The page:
Skip to main content
Top of the Page

HGEM reveals 9 out of 10 financially impacted by cost-of-living crisis

The ‘Cost-of living crisis’ consumer sentiment report surveyed 450 members of Hospitality Guest Experience Management (HGEM)'s mystery guest database between the ages of 18 to 66+.

The findings of the report indicate that most consumers (87%) are already affected by the cost-of-living crisis. The results show that it’s unfortunately the youngest, and the oldest that are most affected, as 91% of both Gen-Z (18-25) consumers and respondents aged 66+ have felt the impact of the crisis; the least affected (78%) were in the 56-65 age group. There is no substantial difference in response from a gender perspective. 

Furthermore, the results of the study also show that if budgets contracted, 3 out of 4 (72%) would reduce visit frequency to their favourite hospitality venues, rather than find a cheaper alternative. Sector analysis revealed that the highest percentage of consumers opting for the reduction of frequency, rather than cost, were identified in the quick service sector (79%), meaning that people are least likely to choose a cheaper alternative to the place they usually get their lunch / coffee from - they would rather just go less often. One can assume that this statistic would be a good indicator for brand loyalty - suggesting that brand loyalty is highest within quick service, over other sectors. Quick service was followed by dining out (76%), drinking out (70%), leisure (69%) and lastly accommodation (65%). From a demographic perspective, Gen-Z stands out as the age-group who could most likely be swayed by cost, the report reveals.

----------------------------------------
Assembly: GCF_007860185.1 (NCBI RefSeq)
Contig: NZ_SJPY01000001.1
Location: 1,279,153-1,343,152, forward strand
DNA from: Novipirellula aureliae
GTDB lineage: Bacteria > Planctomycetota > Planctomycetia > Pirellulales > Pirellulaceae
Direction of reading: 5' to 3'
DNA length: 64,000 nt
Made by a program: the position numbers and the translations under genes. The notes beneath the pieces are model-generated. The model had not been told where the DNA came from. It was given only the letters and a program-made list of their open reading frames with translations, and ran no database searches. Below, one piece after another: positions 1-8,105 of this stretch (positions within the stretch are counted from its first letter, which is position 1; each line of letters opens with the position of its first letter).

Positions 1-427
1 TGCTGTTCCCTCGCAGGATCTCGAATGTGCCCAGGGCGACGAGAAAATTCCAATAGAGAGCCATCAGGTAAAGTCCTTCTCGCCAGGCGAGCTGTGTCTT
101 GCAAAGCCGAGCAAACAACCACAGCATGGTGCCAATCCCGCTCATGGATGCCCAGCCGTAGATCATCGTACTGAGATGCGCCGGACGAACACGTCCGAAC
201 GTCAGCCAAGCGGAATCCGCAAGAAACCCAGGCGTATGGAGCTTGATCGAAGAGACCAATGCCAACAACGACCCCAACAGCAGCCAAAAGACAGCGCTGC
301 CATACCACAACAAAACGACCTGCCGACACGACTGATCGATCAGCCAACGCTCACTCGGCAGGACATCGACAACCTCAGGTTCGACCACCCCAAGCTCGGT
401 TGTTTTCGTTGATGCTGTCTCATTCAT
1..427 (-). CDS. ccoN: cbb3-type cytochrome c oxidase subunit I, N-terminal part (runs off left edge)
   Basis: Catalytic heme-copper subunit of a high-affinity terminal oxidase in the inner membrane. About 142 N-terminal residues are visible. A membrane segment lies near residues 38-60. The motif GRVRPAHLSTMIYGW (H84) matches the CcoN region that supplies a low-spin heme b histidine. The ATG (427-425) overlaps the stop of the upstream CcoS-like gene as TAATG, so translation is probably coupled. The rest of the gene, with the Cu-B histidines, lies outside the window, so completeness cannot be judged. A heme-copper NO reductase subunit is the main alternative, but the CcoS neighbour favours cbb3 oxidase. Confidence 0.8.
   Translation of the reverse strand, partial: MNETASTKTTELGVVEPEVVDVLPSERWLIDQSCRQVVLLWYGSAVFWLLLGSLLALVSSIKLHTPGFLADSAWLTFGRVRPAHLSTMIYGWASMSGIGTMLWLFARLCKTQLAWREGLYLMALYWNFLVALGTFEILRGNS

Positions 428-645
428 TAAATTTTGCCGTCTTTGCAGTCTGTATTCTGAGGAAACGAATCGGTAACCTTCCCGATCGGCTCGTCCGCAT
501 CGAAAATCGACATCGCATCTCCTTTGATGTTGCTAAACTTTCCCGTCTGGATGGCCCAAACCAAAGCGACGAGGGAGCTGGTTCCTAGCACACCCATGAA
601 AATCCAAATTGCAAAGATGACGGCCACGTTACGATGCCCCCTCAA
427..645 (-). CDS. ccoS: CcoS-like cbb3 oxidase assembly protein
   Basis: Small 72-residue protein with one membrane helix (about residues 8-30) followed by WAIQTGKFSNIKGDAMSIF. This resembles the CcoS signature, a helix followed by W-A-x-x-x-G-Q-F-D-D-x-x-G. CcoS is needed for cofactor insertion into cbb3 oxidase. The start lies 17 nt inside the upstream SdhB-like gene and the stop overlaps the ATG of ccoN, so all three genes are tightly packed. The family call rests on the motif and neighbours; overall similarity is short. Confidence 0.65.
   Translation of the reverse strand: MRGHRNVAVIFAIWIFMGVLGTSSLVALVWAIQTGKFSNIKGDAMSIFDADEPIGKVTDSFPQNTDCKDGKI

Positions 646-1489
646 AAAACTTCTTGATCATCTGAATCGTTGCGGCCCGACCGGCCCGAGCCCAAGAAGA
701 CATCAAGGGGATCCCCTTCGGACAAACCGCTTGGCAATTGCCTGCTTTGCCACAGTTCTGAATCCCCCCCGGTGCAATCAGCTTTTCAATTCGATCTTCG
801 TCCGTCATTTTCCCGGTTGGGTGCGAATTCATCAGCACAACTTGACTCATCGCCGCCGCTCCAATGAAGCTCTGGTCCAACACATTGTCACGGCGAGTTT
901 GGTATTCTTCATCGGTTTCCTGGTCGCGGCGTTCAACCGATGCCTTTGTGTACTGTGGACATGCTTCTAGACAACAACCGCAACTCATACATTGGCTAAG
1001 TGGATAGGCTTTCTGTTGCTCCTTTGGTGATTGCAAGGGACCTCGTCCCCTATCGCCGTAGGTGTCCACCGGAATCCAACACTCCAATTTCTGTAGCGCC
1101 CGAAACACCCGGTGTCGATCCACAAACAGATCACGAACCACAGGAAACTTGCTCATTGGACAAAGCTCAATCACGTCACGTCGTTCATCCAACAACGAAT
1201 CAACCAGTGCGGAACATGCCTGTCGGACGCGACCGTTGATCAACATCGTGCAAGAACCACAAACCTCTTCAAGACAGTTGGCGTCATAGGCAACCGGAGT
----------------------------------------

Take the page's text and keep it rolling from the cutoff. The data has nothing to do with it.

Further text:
Consumers were also asked to pinpoint what they’d stop spending on first, if budgets tightened. The ranking from lowest priority to top priority for spending is as follows: 1) delivery & takeaway, 2) holidays abroad, 3) eating / drinking out, 4) retail (non-essentials) 5) UK holidays. The results suggest that delivery & takeaway market may soon see a decline after a long period of success and stability, whereas UK domestic holiday sector, which saw a boom last year, appears to be in a strong position again. 

Full report:

Back to Top